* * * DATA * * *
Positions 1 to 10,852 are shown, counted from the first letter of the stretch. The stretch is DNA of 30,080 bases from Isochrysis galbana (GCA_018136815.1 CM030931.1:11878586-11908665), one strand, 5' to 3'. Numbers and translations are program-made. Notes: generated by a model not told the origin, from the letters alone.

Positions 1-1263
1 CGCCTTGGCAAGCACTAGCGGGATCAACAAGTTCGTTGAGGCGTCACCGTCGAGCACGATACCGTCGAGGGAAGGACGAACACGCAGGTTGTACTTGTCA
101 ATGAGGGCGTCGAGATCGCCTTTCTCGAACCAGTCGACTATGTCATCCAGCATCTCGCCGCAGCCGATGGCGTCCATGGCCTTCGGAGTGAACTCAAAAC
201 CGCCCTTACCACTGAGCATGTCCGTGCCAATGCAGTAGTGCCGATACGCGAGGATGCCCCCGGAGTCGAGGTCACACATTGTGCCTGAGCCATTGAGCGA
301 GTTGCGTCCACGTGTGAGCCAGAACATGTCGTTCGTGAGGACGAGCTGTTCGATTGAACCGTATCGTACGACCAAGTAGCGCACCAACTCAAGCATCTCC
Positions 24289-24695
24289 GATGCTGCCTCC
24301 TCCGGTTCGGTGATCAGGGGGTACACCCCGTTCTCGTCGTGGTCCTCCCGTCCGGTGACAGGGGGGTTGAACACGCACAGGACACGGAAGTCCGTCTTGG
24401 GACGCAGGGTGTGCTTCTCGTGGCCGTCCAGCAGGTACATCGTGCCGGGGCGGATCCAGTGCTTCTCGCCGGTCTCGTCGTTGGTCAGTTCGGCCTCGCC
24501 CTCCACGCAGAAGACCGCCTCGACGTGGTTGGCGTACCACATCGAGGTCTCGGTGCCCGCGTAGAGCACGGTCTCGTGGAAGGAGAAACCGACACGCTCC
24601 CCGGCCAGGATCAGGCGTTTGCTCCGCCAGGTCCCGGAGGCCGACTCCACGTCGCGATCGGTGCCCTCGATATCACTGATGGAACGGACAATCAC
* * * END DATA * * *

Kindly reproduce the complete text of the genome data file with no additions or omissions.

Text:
Positions 1 to 10,852 are shown, counted from the first letter of the stretch. The stretch is DNA of 30,080 bases from Isochrysis galbana (GCA_018136815.1 CM030931.1:11878586-11908665), one strand, 5' to 3'. Numbers and translations are program-made. Notes: generated by a model not told the origin, from the letters alone.

Positions 1-1263
1 CGCCTTGGCAAGCACTAGCGGGATCAACAAGTTCGTTGAGGCGTCACCGTCGAGCACGATACCGTCGAGGGAAGGACGAACACGCAGGTTGTACTTGTCA
101 ATGAGGGCGTCGAGATCGCCTTTCTCGAACCAGTCGACTATGTCATCCAGCATCTCGCCGCAGCCGATGGCGTCCATGGCCTTCGGAGTGAACTCAAAAC
201 CGCCCTTACCACTGAGCATGTCCGTGCCAATGCAGTAGTGCCGATACGCGAGGATGCCCCCGGAGTCGAGGTCACACATTGTGCCTGAGCCATTGAGCGA
301 GTTGCGTCCACGTGTGAGCCAGAACATGTCGTTCGTGAGGACGAGCTGTTCGATTGAACCGTATCGTACGACCAAGTAGCGCACCAACTCAAGCATCTCC
Positions 24289-24695
24289 GATGCTGCCTCC
24301 TCCGGTTCGGTGATCAGGGGGTACACCCCGTTCTCGTCGTGGTCCTCCCGTCCGGTGACAGGGGGGTTGAACACGCACAGGACACGGAAGTCCGTCTTGG
24401 GACGCAGGGTGTGCTTCTCGTGGCCGTCCAGCAGGTACATCGTGCCGGGGCGGATCCAGTGCTTCTCGCCGGTCTCGTCGTTGGTCAGTTCGGCCTCGCC
24501 CTCCACGCAGAAGACCGCCTCGACGTGGTTGGCGTACCACATCGAGGTCTCGGTGCCCGCGTAGAGCACGGTCTCGTGGAAGGAGAAACCGACACGCTCC
24601 CCGGCCAGGATCAGGCGTTTGCTCCGCCAGGTCCCGGAGGCCGACTCCACGTCGCGATCGGTGCCCTCGATATCACTGATGGAACGGACAATCAC